DIELECTRIC CONSTANT
TEFS-FSG Film C2F6-FSG Film
(FTIR % SiF: 2.5) (FTIR % SiF: 2.5)
Plain Film deposited 3.76 3.84
at 400 C.
Film with 1000 PE USG cap 3.51 3.42
Film annealed at 450 C. 3.85 3.93
Film annealed at 850 C. 3.61 [Not Tested]
Film deposited at 440 C. 3.74 [Not Tested]
Susceptor temp.

As evident from the table, the FSG films having a 1000 Å USG cap deposited over the FSG layer had a lower dielectric constant than the non-capped FSG films. For the TEFS-FSG film, the dielectric constant was 3.51 as compared to 3.76, and for the C2F6-FSG film the dielectric constant was 3.42 as compared to 3.84.

Table 1 also shows that other attempts at obtaining a reduced dielectric constant film were performed. These experiments concluded that subjecting the film to a 30 minute anneal step at 450 C. had no beneficial effect on the dielectric constant for either the TEFS or C2F6 film. Furthermore, while a TEFS-FSG film subjected to a 30 minute anneal at 850 C. had a decreased dielectric constant of 3.61 as compared to 3.76, IMD layers cannot be subjected to a thermal step of 850 C. without damaging underlying metal layers. Also, depositing an initial TEFS-FSG layer at an increased temperature of 440 C. resulted in a negligible decrease in the dielectric constant. Data for an 850 C. anneal for the C2F6 film and the C2F6 film deposited at 440 C. was not measured.

FIG. 4 provides additional information about the effect of the USG cap on the dielectric constant. The diamonds in FIG. 4 represent the dielectric constant for wafers having a 1.0 micron C2F6-FSG layer. Measurements were performed with a mercury probe capacitance-voltage measurement on an MOS capacitor structure, as is well known to those skilled in the art. The squares represent the measured dielectric constant for wafers having a 1000 Å USG cap deposited on top of a 1.0 micron FSG layer.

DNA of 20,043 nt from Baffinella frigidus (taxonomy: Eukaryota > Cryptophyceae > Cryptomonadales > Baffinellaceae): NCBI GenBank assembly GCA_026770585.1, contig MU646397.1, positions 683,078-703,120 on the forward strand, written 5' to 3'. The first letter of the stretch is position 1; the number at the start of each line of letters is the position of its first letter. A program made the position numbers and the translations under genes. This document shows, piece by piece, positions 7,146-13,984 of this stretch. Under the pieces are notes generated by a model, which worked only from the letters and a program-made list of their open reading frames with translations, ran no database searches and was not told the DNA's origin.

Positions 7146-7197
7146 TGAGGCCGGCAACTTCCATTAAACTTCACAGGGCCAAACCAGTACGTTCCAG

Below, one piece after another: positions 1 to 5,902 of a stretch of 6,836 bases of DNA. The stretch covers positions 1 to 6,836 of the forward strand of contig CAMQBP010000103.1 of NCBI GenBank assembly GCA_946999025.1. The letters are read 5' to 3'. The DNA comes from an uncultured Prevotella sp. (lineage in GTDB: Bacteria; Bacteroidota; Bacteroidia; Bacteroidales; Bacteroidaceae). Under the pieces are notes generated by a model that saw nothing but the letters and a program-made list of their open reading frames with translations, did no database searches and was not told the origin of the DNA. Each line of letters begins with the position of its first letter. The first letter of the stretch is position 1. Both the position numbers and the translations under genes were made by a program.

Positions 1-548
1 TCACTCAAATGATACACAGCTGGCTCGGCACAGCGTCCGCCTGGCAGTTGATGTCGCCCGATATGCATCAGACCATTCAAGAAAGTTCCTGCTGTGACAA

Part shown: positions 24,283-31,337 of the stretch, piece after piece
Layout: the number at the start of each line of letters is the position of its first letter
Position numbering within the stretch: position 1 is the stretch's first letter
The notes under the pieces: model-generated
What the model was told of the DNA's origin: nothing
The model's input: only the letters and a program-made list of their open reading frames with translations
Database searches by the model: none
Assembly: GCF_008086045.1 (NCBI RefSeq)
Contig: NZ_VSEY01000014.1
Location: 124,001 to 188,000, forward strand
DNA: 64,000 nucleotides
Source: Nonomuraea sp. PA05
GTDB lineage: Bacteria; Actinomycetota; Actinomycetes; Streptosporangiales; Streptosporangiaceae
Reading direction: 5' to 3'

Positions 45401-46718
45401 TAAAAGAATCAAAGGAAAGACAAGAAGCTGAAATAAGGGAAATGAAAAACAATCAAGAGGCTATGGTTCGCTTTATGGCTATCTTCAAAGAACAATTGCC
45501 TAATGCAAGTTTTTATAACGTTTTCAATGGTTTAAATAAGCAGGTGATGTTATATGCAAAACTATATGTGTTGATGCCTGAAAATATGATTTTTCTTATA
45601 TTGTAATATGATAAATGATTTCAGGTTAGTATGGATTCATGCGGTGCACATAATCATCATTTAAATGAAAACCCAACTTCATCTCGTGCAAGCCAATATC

As evident from FIG. 4, the dielectric constant for the capped layers was lower than the uncapped FSG layers in every case. The dielectric constant for wafers having a 1000 Å USG cap varied from between about 3.4-3.6 and averaged about 3.5. Based on simulations, an insulation layer having a dielectric constant of about 3.5 can increase device speed by about 10% over an insulation layer having a dielectric constant of about 4.2. Additionally, 3.5 dielectric constant layer film reduces device power consumption and significantly reduces cross talk.

Further evidence of the benefits of a USG cap on an FSG film is evident from FIGS. 5-8, which are graphs comparing the evolution of HF and H2O as a function of temperature in capped and uncapped FSG films based on thermal desorption spectroscopy (TDS) as well understood by those of ordinary skill in the art. FIG. 5 compares the evolution of HF (electron mass of 20) in an uncapped film FSG to the evolution of HF in a film capped with a 1000 ÅUSG layer immediately after deposition. The TDS data plotted in FIG. 5 shows that HF evolution begins occurring in the uncapped FSG film at approximately 400 C. which is about 75 degrees before HF evolution occurs in the capped FSG film. This difference is significant in that many thermal cycles take place at temperatures of between 400-450 degrees. Such thermal cycles, which are particularly common for IMD layers, result in outgassing of HF in an uncapped FSG layer, but do not result in outgassing in a FSG layer capped according to this embodiment of the present invention.

In FIG. 6, which compares the evolution of H2O (electron mass of 18) in an uncapped film FSG to the evolution of HF in a film capped with a 1000 Å USG layer immediately after deposition, the plotted TDS data shows that H2O evolution begins occurring in the uncapped FSG film at approximately 320 C. which is approximately 130 C. before H2O evolution occurs in the capped FSG film at 450 C.

Some of the conclusions drawn from FIGS. 5 and 6 along with other comparison data proving the benefits of an FSG film having a USG cap layer appear in Table 2. Table 2 summarizes the TDS and FTIR data for a TEFS-FSG film.

TABLE 2
TEFS-FSG: FILM STABILITY FOR AS DEPOSITED FILMS
As Dep FTIR Data Thermal Desorption Spectrum Data
SiOH/SiO H2O H2O HF HF Stress Hysteresis
Ratio Start Peak Start T Peak T Over 25 to 450 C.
TEFS-FSG Film Type (%) (C.) (C.) (C.) (C.) (x-E8 dynes/cm2)
Plain Film deposited at 0.048 320 380 400 550 2.5
400 C.
Film with 1000 Å PE 0.0009 450 515 475 550 2
USG cap
Film with 450 C. 0.048 450 520 440 560 1